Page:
“I believe collaborations are extremely important in creating a community health needs assessment,” says Derusha.

A 2022 Calhoun County community health needs assessment identified the need for more access to healthcare and inspired a mobile clinic.
Reaching out to the underserved and vulnerable

At MSHS, Lull, who oversees Mackinac Island Medical Center, also recognizes the importance of community health needs assessments. Her organization completed one in 2022 and conducted informational interviews with members of the community served by its overseeing organization, the Mackinac Straits Health System (MSHS). The interviewees included people who represent the medically underserved, vulnerable populations, and public health experts.

Leadership from MSHS and the public health departments implemented the assessment in the communities of Mackinac County and collected both objective and subjective data.
Debbie Lull.
“The committee used questions developed from a variety of nationally accepted health improvement models tailored to uncover the health needs that may exist within the MSHS community,”  Lull says. “Identification and prioritization of community health needs and services then followed. Finally, adoption of goals and implementation tactics to respond to prioritized needs in collaboration with community partners was completed.”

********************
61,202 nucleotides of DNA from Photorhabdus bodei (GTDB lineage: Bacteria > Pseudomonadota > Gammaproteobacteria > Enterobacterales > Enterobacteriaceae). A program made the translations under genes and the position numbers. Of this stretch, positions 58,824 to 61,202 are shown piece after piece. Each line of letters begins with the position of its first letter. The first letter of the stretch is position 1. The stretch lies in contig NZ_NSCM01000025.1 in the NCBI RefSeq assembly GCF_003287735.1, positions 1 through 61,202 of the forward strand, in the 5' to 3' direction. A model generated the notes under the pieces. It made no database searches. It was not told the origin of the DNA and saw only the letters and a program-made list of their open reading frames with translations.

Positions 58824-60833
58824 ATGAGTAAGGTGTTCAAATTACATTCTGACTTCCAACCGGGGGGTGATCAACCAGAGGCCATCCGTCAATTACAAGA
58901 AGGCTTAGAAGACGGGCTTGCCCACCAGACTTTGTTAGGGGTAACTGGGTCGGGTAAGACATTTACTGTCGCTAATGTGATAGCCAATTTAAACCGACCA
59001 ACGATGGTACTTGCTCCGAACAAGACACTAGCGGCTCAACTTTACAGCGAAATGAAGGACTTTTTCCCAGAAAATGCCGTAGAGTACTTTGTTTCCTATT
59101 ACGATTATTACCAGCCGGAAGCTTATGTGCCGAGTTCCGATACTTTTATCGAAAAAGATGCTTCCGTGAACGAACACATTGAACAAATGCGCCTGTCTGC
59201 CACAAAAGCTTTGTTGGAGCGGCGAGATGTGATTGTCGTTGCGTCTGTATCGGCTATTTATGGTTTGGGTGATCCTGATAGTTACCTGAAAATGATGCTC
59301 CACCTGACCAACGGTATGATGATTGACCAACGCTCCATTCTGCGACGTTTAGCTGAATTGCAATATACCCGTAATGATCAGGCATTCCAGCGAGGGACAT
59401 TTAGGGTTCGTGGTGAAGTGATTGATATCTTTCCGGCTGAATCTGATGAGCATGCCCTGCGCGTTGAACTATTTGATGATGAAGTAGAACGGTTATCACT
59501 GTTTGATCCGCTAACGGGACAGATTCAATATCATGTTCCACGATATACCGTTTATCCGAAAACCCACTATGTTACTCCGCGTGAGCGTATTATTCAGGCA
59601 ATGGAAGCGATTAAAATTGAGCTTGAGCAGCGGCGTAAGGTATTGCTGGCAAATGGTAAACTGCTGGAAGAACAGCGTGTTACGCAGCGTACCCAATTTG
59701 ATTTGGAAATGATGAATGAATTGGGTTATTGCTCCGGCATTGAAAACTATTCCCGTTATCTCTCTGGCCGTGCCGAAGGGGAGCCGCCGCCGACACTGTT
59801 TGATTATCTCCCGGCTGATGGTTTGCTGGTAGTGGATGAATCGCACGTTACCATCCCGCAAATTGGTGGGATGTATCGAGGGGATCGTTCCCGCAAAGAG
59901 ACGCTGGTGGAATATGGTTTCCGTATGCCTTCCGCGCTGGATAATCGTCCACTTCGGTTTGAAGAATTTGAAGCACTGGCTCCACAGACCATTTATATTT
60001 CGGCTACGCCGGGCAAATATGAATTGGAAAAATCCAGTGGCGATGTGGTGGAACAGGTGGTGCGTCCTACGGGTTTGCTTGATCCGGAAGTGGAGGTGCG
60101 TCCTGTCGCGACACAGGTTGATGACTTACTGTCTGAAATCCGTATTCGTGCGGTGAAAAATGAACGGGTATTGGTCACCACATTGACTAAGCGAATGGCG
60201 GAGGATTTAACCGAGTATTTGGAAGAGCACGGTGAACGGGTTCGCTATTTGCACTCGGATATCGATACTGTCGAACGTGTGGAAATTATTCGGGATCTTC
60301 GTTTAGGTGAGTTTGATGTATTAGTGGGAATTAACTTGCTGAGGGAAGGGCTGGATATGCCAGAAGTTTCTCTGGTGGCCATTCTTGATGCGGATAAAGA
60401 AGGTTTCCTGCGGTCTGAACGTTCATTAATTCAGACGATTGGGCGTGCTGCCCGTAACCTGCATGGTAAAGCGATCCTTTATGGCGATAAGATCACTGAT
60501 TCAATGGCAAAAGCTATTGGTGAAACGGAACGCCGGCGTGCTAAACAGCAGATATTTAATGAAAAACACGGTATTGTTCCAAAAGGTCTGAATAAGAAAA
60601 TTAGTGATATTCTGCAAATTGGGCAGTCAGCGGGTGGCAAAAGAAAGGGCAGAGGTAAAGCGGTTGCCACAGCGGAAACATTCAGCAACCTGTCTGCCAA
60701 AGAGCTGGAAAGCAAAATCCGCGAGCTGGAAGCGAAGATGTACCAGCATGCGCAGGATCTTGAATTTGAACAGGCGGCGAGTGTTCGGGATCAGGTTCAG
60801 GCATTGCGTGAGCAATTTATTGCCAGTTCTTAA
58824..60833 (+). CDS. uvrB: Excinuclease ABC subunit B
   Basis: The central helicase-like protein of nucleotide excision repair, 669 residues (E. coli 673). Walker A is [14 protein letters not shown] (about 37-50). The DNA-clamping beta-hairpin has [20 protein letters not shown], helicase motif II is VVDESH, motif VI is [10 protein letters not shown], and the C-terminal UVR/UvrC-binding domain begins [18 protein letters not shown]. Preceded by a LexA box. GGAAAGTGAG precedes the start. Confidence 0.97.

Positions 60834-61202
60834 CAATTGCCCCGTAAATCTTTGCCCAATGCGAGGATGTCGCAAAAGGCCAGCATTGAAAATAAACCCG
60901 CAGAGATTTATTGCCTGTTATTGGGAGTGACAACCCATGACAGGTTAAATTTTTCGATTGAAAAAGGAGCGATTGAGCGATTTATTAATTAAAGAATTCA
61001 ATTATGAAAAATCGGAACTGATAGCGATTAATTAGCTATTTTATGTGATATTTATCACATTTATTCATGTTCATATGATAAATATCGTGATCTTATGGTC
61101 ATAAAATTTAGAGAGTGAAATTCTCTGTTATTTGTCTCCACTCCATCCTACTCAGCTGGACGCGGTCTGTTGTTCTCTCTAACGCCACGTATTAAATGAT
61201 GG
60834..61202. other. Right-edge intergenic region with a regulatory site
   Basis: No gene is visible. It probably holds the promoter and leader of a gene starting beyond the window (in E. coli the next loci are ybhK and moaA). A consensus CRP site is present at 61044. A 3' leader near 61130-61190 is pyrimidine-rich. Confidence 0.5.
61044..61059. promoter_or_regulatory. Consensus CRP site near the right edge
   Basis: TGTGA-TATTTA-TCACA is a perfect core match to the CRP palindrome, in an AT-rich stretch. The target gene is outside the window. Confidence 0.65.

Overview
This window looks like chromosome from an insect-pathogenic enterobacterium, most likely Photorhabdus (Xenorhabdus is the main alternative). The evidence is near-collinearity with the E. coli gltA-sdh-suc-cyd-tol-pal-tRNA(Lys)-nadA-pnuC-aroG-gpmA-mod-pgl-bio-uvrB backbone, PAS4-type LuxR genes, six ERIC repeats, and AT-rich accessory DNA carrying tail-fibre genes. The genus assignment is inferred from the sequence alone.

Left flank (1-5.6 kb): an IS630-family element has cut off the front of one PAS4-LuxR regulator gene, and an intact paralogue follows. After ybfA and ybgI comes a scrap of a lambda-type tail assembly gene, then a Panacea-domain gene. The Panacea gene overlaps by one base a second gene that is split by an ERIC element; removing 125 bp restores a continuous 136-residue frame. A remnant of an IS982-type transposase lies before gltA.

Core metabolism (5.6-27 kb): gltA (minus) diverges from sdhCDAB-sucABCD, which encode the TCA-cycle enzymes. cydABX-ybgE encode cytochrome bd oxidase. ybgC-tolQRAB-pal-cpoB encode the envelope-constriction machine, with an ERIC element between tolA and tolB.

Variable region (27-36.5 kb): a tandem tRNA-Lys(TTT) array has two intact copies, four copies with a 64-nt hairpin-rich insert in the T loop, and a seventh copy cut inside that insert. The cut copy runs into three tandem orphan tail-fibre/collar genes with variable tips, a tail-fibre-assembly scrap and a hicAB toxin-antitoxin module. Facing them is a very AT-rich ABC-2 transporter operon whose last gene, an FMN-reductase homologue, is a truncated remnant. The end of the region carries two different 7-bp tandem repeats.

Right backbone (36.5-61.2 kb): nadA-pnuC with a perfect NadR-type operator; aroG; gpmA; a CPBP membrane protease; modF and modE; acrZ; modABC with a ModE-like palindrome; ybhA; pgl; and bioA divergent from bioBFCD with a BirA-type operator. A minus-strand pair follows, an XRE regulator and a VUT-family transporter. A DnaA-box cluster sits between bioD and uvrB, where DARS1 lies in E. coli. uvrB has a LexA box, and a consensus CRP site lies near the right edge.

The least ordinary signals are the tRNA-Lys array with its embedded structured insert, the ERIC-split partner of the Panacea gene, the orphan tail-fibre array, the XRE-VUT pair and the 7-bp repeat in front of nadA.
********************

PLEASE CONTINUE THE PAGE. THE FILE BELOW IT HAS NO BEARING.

Results from the assessment revealed a greater need for substance abuse and mental health services as well as a need for people to have better understanding of the health system’s programs and services. The assessment was not without challenges.

“In certain cases, there were limitations to MSHS' ability to assess all of the community's health needs based on a lack of existing health-related data collected at the county level,” Lull says.